Montana State University

Free lecture on brain interactions set for April 11 at MSU

April 2, 2014 -- MSU News Service

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MSU News Service
Tel: (406) 994-4571

BOZEMAN -- A free public lecture about the ways different areas of the brain interact during working memory will be given on Friday, April 11, at Montana State University.

Nicholas Dotson, a doctoral candidate in the Department of Cell Biology and Neuroscience and the recipient of a Kopriva Graduate Fellowship, will present "Patterns of the Brain" at 4:10 p.m. in the Byker Auditorium in the Chemistry and Biochemistry Building. A reception will follow. 

Cognitive processes, such as working memory, require the cooperation of a vast network of neurons spanning multiple cortical and sub-cortical brain areas. However, the mechanisms used to coordinate these widely distributed networks remain largely unknown, eluding neuroscientists for decades. Dotson will discuss the properties of several patterns of activity observed during visual working memory in non-human primates. He says the significance of this work is far-reaching, as individuals suffering from traumatic brain injuries, psychiatric disorders and other neurological disorders often exhibit working memory deficits, and measurable deficits in certain patterns of activity.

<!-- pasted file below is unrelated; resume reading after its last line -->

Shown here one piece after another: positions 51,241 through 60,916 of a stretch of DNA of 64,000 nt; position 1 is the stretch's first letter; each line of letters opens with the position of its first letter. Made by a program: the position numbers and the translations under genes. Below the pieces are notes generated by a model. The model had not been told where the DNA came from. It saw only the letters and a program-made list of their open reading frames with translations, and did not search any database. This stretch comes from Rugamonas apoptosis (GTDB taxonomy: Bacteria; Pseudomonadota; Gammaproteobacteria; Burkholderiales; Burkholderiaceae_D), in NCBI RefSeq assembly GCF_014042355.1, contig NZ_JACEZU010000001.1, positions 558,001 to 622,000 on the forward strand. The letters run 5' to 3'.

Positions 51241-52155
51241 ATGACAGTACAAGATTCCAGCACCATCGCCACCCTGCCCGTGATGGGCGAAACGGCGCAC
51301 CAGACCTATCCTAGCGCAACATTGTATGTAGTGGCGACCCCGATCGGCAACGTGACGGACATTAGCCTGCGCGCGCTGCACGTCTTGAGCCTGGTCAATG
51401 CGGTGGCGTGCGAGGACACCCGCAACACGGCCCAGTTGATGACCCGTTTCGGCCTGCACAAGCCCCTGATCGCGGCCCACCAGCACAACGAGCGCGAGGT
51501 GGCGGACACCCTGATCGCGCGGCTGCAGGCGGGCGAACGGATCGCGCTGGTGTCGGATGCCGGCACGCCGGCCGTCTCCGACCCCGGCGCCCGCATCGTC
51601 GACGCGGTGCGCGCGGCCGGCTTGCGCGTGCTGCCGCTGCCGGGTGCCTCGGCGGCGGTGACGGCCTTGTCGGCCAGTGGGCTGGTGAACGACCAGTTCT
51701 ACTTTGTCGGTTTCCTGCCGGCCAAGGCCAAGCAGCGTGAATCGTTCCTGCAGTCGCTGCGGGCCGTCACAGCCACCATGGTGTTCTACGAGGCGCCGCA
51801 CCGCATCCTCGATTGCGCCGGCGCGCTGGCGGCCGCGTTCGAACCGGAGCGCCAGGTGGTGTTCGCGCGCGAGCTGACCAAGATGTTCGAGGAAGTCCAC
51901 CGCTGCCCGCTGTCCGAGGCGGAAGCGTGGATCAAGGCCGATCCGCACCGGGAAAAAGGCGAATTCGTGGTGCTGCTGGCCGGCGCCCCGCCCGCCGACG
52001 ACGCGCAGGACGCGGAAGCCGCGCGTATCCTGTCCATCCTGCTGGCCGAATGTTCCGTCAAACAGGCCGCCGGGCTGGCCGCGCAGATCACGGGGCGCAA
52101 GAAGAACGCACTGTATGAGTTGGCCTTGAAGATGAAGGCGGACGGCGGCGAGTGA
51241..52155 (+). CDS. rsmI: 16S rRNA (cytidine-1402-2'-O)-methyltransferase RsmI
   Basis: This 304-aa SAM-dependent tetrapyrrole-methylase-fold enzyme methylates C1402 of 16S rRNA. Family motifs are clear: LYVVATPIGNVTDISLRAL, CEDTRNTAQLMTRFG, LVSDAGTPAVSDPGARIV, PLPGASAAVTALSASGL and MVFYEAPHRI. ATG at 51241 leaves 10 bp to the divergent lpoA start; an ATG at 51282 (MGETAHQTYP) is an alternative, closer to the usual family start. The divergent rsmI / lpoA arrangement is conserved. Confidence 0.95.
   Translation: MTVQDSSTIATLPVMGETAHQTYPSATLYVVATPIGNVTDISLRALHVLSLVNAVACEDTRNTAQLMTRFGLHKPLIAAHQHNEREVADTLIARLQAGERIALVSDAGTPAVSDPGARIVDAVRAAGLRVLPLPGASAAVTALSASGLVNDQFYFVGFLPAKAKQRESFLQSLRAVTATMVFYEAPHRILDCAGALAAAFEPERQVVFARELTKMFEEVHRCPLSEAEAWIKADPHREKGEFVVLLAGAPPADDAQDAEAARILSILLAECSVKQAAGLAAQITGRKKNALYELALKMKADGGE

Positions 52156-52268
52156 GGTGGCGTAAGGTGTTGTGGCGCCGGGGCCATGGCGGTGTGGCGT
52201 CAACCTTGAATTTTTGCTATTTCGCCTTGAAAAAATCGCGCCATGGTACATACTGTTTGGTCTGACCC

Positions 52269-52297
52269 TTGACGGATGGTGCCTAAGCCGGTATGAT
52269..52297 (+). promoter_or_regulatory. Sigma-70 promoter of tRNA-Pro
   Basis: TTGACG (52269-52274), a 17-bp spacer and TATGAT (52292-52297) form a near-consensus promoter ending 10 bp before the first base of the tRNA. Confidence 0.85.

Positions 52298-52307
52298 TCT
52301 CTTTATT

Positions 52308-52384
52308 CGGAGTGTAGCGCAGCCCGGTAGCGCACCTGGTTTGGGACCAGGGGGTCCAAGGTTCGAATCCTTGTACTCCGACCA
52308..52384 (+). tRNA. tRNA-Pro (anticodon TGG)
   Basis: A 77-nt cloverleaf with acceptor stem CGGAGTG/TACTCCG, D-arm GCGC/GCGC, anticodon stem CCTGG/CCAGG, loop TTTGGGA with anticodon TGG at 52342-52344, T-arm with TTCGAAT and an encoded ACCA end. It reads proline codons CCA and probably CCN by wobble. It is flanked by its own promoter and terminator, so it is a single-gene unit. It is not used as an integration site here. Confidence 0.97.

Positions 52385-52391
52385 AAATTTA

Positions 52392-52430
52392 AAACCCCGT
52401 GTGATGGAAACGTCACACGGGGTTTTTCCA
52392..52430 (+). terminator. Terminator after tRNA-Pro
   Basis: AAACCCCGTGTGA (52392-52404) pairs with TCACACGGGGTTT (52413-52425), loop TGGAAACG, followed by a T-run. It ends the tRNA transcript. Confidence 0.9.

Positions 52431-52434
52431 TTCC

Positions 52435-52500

Dotson’s lecture is presented by the Kopriva Science Seminar Series, which is funded through an endowment created by Phil Kopriva, a 1957 microbiology graduate from MSU. Kopriva, who died in 2002, also created an endowment to fund the Kopriva Graduate Fellowship Program, which provides support and opportunities for graduate students in MSU’s College of Letters and Science, particularly in the biomedical sciences. The series features six seminars annually, with talks provided by MSU graduate students, faculty members and guest speakers. For more information about this and other Kopriva lectures, visit 

This lecture is also part of MSU's Year of Engaged Leadership. During the current academic year, MSU is highlighting the many events and activities of the university that help develop the leadership skills of students, faculty, staff and community members. For more information, go to

Evelyn Boswell, (406) 994-5135 or